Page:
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ANALYSIS Ahead of French poll, pro-Europeans take heart from Wilders defeat By Pol O Gradaigh, dpa

Europe
16.03.2017
By our dpa-correspondent and Europe Online    auf Facebook posten  Auf Twitter posten  
After Brexit and Trump, many pro-EU politicians were beginning to dread a wave of right-wing populism that might reach the Netherlands and, most dangerously for the bloc, France. The Dutch election results have them breathing a sigh of relief, though not all observers are convinced.

Paris (dpa) - It‘s the nightmare haunting European Union leaders and supporters of European integration.

After Britain‘s vote to leave the EU and Donald Trump‘s election as president of the United States, could an international wave of right-wing populism bring National Front leader Marine Le Pen to power in France‘s upcoming presidential elections?

The EU can survive without Britain, but it is hard to imagine it without France - a founding member; one of its three largest economies, along with Britain and Germany; and one half of the Berlin-Paris alliance that lies at the heart of the bloc‘s politics.

So the results of Wednesday‘s Dutch general election, which saw far-right leader Gert Wilders‘s Islamophobic and anti-EU Party for Freedom (PVV) come in second place, have come as a great relief to centrist politicians across Europe and supporters of EU integration.

Le Pen‘s vision of Europe would essentially bring France out of the EU as it currently exists - although she says she would prefer to turn the bloc into a "Europe of nations."

She says that, unless she can restore French "sovereignty" over territory, economy, currency and laws, she will seek to take the country out of the EU outright.

She is holding steady in first place in most opinion polls, with about 25 to 27 per cent support - although the polls favour either of her main rivals - centrist Emmanuel Macron and conservative Francois Fillon - in a likely second-round run-off against her on May 7.

French President Francois Hollande was quick to react to the Dutch election results, praising outgoing liberal Prime Minister Mark Rutte for gaining "a clear victory against extremism."

Hollande, who is not running for re-election, has repeatedly sounded the alarm about Le Pen‘s electoral prospects in recent months.

In a recent interview with major European newspapers, including Le Monde and the British Guardian, he argued that "all populists" had the same objective: "to leave Europe, close themselves off to the world and imagine a future surrounded by barriers of all sorts and borders protected by watchtowers."

Le Monde reports that, in private, Hollande fears that the opinion polls underestimate the far-right candidate.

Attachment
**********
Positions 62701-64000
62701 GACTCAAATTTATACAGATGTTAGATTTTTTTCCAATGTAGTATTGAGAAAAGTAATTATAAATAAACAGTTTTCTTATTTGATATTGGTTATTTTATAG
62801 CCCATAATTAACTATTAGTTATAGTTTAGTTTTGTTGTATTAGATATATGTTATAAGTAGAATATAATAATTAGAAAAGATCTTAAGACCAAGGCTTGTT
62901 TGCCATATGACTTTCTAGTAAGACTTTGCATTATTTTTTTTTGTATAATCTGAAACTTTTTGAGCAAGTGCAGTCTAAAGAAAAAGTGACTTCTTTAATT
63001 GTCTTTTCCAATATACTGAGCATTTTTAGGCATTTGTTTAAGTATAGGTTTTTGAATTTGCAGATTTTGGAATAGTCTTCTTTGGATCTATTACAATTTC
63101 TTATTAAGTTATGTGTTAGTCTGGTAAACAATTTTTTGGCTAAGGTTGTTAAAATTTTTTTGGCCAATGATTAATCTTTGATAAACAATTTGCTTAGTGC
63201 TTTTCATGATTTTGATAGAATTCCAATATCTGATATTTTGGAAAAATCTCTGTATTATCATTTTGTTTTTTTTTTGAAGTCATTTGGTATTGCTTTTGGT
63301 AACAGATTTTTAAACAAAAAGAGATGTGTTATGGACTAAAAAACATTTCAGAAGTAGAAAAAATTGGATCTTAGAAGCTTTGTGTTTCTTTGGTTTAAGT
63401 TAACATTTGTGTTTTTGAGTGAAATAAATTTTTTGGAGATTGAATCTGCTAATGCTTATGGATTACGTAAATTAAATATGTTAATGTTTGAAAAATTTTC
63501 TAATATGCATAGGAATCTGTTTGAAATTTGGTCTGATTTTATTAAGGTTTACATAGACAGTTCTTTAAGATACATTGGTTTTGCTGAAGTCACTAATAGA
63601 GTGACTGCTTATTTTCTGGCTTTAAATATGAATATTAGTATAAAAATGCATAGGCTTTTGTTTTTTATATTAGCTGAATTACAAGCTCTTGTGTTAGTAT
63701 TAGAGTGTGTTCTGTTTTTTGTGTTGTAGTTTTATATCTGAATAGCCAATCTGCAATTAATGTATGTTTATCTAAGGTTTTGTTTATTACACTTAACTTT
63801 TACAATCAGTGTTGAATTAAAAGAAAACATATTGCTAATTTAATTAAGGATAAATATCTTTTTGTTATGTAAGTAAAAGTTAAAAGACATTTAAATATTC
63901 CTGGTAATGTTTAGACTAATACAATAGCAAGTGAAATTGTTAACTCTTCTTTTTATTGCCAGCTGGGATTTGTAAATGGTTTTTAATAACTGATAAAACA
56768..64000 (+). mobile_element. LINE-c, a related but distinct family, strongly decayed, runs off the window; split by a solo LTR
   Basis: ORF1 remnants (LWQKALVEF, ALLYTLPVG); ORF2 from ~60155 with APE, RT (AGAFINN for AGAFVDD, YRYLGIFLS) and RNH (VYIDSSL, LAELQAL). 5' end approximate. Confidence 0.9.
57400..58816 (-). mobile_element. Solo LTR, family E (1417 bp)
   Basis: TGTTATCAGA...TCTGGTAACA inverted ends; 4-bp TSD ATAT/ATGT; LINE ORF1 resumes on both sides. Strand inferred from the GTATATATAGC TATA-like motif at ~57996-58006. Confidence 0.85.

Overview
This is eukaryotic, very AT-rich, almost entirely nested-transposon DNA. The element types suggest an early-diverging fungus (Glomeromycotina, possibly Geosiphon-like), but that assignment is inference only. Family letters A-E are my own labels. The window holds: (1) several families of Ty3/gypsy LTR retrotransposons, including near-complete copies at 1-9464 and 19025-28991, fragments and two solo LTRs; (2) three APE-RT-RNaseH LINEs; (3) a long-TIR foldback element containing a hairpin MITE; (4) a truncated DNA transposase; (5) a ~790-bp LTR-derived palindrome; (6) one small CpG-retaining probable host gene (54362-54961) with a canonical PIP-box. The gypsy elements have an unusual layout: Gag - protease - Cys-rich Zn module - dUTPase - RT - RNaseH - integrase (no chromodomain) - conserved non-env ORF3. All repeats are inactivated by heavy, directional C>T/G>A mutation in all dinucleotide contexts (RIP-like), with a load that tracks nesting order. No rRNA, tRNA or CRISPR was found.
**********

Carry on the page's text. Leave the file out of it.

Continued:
On that point, at least, the Dutch election results will reassure Europe‘s centrists.

While opinion polls in Britain and the US led pundits to wrongly predict the defeat of Brexit and Trump, Wilders performed worse than most polls during the campaign had suggested.

For some European liberals and centrists, the limited losses suffered by Rutte‘s liberals, offset by somewhat larger gains by other pro-European parties, now look like a model.

European Parliament liberal leader Guy Verhofstadt warned before the elections that with "the dangerous nationalist demons of Europe‘s past unleashed, the EU as we know it could easily disintegrate."

Afterwards, he congratulated Rutte and Alexander Pechthold of the more centrist, socially liberal D66 party, saying they "have shown that a positive pro-European message wins."

"People want constructive and reliable politicians to govern their country. This is why Le Pen will also fail," he wrote.

Le Monde echoed that sentiment in an editorial that saluted the "push of the pro-European parties" in the Dutch elections.

But Le Pen‘s National Front, if it is disappointed, isn‘t letting it show.

The fact that Wilders‘s party did, in fact, gain seats "shows that the people of Europe, including in the Netherlands and France, aspire to more sovereignty, independence and the fight against massive immigration," National Front vice president Florian Philippot argued.

And some analysts, too, were less enamoured of Rutte‘s relative victory, even seeing it as a lesson for politicians in other European countries on how not to fight the far-right.

Dutch political scientist Cas Mudde wrote in the New York Times that both the premier‘s party and the Christian Democrats "moved sharply to the right, adopting slightly softer versions of Mr Wilders‘s positions, including Euroskepticism and thinly veiled Islamophobia."

"A better plan for the centrist, left-wing and other mainstream parties is to put forward a positive political vision, not allowing the radical right‘s issues to dominate the national conversation," he argued.

 

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